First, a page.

Unifying plug-in control
Blue Cat’s Remote Control, which sells for 50€, boasts about being the only interface that can manage different plug-ins. There’s some work involved beforehand, true, but once the mapping’s done you can control up to 64 MIDI parameters with one single interface. It will clear your mind to concentrate on what’s truly important: the sound.
While all DAWs allow you to draw automation curves, we must admit that none offers such a well-accomplished tool as Cableguys’ MidiShaper. It is capable of drawing the most complex curves, define their periodicity and assign them to any MIDI controller, be it pan, volume or a synth parameter. All that for only 24€ in VST and AU formats for Mac and Windows. In the same genre, you can also opt for its major competitor Xfer’s LFOTool ($50).
Verifying your mix
Emulating different monitoring systems
Apart from analyzing and comparison tools, there’s nothing better to check a mix than testing it on different monitoring systems – as mediocre as they might be – to make sure it will sound fine in any situation. That’s exactly what the Audified MixChecker proposes, emulating different types of speakers, allowing you to switch between them with a single click. Although I’m not sure it’s worth the 150 euros asked for it when you can certainly find free impulse responses that do the same thing. Here’s a video review. Anyway, in the same genre, another interesting option is the BeyerDynamic Virtual Studio freeware which provides 4 different emulations for headphones.
Examining the different aspects of a mix
Less ambitious but definitely more useful, G-Sonique’s Audio Control AC1 brings together on one single interface a set of tools and visualizers aimed at listening to all the details of your mix: by frequency band, LR or MS, filtering transients, etc. Not bad at all for 22€, although it’s only available for Windows as VST.
Making sure your mixes or masters are MP3-friendly
At a time when the digitization of music is rampant, most of the 24-bit/96 kHz mixes you spend hours fine tuning will end up in an MP3 player, with an encoding that can vary from the worst to the best. So, in order to anticipate this inevitable fact while you’re mixing, you can simulate different destructive audio encodings (MP3, AAC, etc.) with the 490€ Fraunhofer Pro-Codec plug-in. An excellent idea that will not only be useful to musicians, but also to broadcast producers who want to avoid ugly surprises when watching their projects on YouTube – the go-to place to listen music online for many, and which doesn’t provide any audio encoding options nor does it handle well lossless formats
Comparing mixes and masters
Auditory memory is very volatile and it’s sometimes very hard to put your work into perspective. Yet, it’s crucial to confront your mixes with one or two reference songs to assess whether they are well-balanced or if you made the right decisions. If you still need to find the right songs (you should consider enough songs, so you always have a comparison source, whose production you like), rather than using a regular audio player, Samplemagic’s Magic AB can come in really handy. Available as an AU, VST, RTAS, and AAX plug-in for Mac OS X and Windows 32 or 64-bit, it allows you to not only load and adjust the level of the different songs, between which you can switch with a single click, but it also provides markers, loops and visualization tools to make your life easier and your analyses more detailed. In short, a must-have for 60 euros. Although Reaktor users might prefer Ghostwave Audio’s MixRight, which is better on visualizations and less so on playback features, but way less expensive (10 bucks)…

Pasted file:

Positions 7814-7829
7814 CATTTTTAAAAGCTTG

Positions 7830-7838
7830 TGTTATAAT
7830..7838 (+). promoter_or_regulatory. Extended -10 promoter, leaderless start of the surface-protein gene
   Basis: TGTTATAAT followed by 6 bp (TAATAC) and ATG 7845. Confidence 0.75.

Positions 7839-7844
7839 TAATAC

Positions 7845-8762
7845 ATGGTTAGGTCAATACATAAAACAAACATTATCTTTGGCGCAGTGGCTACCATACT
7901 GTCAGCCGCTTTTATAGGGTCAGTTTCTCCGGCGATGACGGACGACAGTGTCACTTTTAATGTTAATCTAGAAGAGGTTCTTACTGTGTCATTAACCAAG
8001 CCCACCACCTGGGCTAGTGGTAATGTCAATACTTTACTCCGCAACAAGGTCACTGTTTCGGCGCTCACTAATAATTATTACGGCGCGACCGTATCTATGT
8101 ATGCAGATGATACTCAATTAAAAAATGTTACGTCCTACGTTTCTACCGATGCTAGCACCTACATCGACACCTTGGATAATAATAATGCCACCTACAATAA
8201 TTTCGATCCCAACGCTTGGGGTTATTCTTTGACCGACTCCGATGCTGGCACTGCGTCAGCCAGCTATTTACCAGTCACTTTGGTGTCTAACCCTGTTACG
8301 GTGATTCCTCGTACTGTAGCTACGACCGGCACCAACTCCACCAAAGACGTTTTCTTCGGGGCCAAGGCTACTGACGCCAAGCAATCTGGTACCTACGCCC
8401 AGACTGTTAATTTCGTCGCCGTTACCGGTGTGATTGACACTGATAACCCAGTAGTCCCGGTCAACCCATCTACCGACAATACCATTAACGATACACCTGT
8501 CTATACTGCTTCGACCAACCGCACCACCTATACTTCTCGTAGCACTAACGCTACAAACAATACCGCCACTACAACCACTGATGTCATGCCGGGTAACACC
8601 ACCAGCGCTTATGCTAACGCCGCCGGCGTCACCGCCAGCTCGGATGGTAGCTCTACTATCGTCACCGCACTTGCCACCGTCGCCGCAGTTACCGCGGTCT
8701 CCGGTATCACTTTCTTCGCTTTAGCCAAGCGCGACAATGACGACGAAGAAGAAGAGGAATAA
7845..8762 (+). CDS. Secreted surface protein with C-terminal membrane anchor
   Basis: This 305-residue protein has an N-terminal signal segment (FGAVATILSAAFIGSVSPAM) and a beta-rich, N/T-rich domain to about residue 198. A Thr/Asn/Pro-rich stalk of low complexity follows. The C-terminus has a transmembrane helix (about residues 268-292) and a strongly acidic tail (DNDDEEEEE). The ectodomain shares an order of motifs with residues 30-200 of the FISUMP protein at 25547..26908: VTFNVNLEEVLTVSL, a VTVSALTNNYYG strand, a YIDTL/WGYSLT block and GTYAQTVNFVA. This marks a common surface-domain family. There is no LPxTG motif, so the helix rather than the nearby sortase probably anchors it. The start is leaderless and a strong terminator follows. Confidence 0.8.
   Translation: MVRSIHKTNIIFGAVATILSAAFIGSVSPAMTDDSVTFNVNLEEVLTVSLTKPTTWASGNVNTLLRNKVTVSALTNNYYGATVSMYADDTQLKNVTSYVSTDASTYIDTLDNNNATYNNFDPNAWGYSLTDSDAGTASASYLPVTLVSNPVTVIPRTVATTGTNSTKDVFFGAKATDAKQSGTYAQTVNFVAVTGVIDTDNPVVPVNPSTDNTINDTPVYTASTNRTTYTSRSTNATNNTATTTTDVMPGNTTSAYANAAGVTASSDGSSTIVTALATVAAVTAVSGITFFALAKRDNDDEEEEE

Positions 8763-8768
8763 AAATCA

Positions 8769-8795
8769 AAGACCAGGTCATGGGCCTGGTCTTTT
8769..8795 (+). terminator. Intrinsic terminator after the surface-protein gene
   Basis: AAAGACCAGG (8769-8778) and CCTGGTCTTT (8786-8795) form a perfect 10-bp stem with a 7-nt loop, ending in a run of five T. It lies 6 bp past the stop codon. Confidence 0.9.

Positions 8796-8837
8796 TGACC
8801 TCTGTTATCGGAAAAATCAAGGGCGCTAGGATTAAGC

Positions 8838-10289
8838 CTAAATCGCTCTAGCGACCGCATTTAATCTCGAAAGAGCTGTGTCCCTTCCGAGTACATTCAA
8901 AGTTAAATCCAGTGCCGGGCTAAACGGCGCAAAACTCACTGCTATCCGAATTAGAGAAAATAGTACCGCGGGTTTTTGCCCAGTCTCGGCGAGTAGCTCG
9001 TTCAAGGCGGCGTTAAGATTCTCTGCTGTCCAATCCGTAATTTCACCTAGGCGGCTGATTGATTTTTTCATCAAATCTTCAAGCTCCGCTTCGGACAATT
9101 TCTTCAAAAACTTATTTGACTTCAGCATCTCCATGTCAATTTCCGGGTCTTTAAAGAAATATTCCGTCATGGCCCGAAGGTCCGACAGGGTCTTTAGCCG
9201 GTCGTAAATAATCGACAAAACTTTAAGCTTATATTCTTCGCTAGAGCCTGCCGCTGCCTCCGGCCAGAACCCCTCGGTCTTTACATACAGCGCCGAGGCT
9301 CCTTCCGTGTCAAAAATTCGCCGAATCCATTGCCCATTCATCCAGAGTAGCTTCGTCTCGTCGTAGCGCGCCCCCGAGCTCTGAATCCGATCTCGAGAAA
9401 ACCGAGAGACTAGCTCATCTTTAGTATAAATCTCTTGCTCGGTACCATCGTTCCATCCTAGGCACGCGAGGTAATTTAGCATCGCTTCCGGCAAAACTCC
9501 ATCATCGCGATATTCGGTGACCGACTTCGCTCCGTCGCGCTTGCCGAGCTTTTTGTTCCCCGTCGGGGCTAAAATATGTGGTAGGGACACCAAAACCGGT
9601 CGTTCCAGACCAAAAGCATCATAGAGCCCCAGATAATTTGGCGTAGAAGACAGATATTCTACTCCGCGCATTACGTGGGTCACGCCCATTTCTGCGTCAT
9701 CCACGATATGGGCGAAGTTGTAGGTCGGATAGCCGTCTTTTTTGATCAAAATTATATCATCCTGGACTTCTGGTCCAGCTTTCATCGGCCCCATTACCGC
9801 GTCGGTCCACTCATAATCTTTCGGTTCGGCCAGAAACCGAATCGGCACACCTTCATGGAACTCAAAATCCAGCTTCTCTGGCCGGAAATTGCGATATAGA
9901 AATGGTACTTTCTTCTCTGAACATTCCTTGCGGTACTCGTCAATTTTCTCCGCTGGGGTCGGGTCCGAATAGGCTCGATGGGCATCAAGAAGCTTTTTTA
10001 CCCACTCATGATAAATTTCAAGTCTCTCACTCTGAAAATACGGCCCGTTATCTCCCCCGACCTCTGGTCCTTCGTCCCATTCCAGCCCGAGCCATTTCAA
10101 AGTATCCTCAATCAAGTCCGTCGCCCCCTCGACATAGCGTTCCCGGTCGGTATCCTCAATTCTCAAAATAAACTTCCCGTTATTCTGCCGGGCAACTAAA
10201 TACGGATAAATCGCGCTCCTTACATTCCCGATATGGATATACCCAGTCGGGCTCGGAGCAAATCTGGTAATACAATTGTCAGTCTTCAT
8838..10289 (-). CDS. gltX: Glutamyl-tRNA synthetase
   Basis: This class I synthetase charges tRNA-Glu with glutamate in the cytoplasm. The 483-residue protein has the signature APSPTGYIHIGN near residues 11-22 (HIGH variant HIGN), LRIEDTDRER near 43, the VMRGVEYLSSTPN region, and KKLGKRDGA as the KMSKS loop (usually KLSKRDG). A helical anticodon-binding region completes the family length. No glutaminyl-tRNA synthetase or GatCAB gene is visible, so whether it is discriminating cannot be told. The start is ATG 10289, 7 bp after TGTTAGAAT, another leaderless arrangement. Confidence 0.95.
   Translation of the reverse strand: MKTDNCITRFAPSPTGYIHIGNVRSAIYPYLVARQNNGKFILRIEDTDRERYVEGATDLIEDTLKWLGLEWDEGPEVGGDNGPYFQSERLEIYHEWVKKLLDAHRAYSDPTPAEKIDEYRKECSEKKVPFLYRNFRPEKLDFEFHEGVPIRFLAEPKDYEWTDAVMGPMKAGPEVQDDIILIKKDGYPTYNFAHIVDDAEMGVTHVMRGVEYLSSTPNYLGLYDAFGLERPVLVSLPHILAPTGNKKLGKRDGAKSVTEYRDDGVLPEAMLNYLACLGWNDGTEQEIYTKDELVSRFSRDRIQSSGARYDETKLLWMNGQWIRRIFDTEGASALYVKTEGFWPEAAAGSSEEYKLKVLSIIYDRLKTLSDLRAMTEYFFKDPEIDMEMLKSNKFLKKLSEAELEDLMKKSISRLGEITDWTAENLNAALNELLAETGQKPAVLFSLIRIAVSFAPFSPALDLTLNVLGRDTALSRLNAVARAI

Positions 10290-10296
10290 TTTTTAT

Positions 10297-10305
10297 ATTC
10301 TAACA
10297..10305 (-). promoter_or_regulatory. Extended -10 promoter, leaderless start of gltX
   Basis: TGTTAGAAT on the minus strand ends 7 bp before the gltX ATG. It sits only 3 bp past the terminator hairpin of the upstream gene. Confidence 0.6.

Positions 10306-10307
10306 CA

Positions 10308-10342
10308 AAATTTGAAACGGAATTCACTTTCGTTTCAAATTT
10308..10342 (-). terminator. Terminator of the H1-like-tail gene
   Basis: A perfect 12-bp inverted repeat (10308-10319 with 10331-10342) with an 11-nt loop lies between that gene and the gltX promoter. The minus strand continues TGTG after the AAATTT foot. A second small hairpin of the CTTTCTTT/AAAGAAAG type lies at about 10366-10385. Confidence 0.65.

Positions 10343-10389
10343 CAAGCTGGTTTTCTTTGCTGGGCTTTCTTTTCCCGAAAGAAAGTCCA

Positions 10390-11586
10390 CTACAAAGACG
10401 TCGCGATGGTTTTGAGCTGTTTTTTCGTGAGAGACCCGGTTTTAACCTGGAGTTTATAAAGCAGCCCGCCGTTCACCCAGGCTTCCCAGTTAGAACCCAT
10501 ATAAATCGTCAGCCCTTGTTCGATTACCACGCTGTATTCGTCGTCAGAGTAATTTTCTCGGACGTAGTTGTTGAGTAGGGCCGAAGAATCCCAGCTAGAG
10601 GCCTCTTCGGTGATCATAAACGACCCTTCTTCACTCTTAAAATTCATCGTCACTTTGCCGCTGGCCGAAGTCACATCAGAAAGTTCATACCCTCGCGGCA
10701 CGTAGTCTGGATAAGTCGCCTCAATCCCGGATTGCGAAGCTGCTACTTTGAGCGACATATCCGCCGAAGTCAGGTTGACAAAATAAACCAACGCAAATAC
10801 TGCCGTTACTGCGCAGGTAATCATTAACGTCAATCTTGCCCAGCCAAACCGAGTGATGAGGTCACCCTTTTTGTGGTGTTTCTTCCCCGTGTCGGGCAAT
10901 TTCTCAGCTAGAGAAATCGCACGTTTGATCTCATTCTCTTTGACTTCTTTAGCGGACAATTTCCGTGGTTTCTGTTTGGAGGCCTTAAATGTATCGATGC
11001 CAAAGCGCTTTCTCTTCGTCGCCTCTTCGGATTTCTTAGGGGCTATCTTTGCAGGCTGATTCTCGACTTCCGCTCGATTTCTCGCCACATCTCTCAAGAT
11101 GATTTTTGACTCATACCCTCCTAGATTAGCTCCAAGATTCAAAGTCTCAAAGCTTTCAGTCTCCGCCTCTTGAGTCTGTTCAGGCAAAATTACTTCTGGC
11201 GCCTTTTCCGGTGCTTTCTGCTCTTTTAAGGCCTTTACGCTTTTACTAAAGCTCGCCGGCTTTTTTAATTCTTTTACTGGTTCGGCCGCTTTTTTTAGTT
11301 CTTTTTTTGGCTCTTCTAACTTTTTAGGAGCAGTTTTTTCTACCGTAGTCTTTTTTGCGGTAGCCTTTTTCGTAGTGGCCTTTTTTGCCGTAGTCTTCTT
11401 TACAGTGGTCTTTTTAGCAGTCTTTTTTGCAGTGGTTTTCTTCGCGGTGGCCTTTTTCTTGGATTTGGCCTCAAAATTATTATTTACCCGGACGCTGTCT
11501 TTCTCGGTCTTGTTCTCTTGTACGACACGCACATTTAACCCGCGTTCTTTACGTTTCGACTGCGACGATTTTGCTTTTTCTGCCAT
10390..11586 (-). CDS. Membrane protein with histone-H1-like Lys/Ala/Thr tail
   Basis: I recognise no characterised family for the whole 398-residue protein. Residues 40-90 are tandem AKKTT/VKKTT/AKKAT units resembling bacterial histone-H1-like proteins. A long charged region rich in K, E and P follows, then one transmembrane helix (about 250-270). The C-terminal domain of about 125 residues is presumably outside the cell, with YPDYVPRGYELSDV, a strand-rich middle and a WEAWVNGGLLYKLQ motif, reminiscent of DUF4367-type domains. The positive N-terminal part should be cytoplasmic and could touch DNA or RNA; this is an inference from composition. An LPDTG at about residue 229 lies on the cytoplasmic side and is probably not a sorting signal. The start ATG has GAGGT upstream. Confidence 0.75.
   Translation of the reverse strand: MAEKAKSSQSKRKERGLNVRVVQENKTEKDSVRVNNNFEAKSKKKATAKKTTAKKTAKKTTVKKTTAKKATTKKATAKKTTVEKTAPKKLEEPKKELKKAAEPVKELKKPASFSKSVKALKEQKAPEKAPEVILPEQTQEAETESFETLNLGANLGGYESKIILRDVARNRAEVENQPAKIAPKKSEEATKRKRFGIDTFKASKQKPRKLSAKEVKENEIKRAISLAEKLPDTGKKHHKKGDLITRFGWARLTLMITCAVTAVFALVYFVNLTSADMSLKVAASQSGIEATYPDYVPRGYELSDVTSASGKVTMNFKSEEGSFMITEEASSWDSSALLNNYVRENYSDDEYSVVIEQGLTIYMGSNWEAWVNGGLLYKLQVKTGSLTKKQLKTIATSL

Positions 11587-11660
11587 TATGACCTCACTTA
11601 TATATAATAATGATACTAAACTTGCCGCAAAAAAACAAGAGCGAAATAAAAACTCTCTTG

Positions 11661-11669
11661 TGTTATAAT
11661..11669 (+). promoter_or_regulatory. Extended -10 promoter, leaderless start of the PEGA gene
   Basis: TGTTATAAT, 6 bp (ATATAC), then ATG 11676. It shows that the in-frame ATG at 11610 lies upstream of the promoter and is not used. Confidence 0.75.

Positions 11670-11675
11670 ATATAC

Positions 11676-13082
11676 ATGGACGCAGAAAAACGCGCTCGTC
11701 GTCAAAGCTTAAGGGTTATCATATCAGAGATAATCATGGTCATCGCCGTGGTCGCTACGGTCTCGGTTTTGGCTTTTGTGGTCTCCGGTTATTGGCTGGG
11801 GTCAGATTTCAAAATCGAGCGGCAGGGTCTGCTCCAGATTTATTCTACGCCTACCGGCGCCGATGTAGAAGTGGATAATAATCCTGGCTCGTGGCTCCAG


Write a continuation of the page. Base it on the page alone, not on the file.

And a couple more plug-ins
Taking notes about your project
Taking notes is far from being a luxury when you are mixing or mastering a song, which doesn’t keep certain sequencers from being devoid of any such feature. But that can be solved with MeldaProduction’s MNotepad plug-in, which can be inserted into any track to make sure that none of the important details get lost and are saved together with the project.
Online storage of your Recall Sheets
Based on a subscription model starting from 6.65€ per month, Teaboy allows you to store your studio notes to recall any hardware settings during a session (it provides more than a thousand Recall Sheets). If you only use plug-ins, you probably couldn’t care less, but if you use outboard gear and analog effects this studio dropbox will most probably catch your attention.
Don’t forget to take a pause
Considering that our job requires a good hearing, a lot of concentration and the ability to assess things, mixing can be as demanding to the brain as it is to the ears. Within this context, it is not only advisable to take breaks from time to time, it is absolutely necessary to give your eardrums and your eyes some rest, as well as to relax yourself and let serendipity play its part. In the wake of the Pomodoro technique, and considering that the relativity of time often makes two hours seem like ten minutes, a small tool that reminds you to take a break in regular intervals won’t hurt. There are lots of solutions on the market, one of the best known being Workrave for Windows and Linux. For Mac, we have Dejal’s Time Out, but there are lots of other apps in Apple’s App Store and Google’s Android Store and Chrome Web Store. There are even extensions for Firefox that you can find searching for “Timer, ” “Break Timer” and even “Pomodoro.”